Sport events can also provide insights into the host country’s infrastructure, attractions, and culture, thus benefiting the host nation in many ways, including encouraging tourism and foreign investment. They can also create a legacy for the host country by improving its image and showcasing its institutional and organisational strengths.

While sports diplomacy can facilitate positive outcomes, it alone cannot guarantee lasting and substantive diplomatic progress. It serves as a complementary tool in a broader diplomatic strategy. The impact of sports diplomacy initiatives may not be long-lasting, and its benefits may fade over time.

A prime example of how mega sports events have not been able to sustain the idea of diplomacy is the 1972 Summer Olympics held in Munich. The games were intended to promote international cooperation and to showcase Germany’s post-war reconstruction and democracy.

However, the Games were tragically marred by an attack by a Palestinian terrorist group that resulted in the deaths of 11 Israeli athletes and coaches. The incident shocked the world and highlighted the ongoing conflict in the Middle East, undermining the event’s diplomatic goals.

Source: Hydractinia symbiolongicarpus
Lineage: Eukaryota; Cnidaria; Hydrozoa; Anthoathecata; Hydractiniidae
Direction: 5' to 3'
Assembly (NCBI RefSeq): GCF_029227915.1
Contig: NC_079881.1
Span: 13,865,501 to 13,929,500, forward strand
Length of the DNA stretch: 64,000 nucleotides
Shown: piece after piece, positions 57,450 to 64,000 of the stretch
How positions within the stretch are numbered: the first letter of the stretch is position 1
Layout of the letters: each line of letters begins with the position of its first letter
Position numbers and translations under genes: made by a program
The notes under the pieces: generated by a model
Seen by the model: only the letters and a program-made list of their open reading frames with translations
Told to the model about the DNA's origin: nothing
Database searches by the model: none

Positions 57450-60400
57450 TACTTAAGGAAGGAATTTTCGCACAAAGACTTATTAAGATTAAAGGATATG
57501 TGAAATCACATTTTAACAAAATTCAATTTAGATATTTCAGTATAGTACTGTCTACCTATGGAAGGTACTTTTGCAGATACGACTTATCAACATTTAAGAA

Sports diplomacy initiatives can be expensive and logistically challenging to organise, particularly in countries that lack the necessary resources or infrastructure. Furthermore, the commercialisation of sports can undermine the positive effects of sports diplomacy by prioritising corporate interests over public diplomacy objectives.

Many Olympic sports sites, for example, end up underutilised, abandoned or repurposed for other uses after the Games are over. The cost of maintaining and operating these facilities often outweighs their benefits, especially if they were built for a specific event or purpose and do not have a long-term use. The baseball stadium constructed for the 2004 Olympics, for example, stood in ruins only 10 years later and was eventually used to house Syrian refugees in 2018.

A squad of 26 Emiratis are practising five hours each day at Abu Dhabi's Jiu Jitsu Arena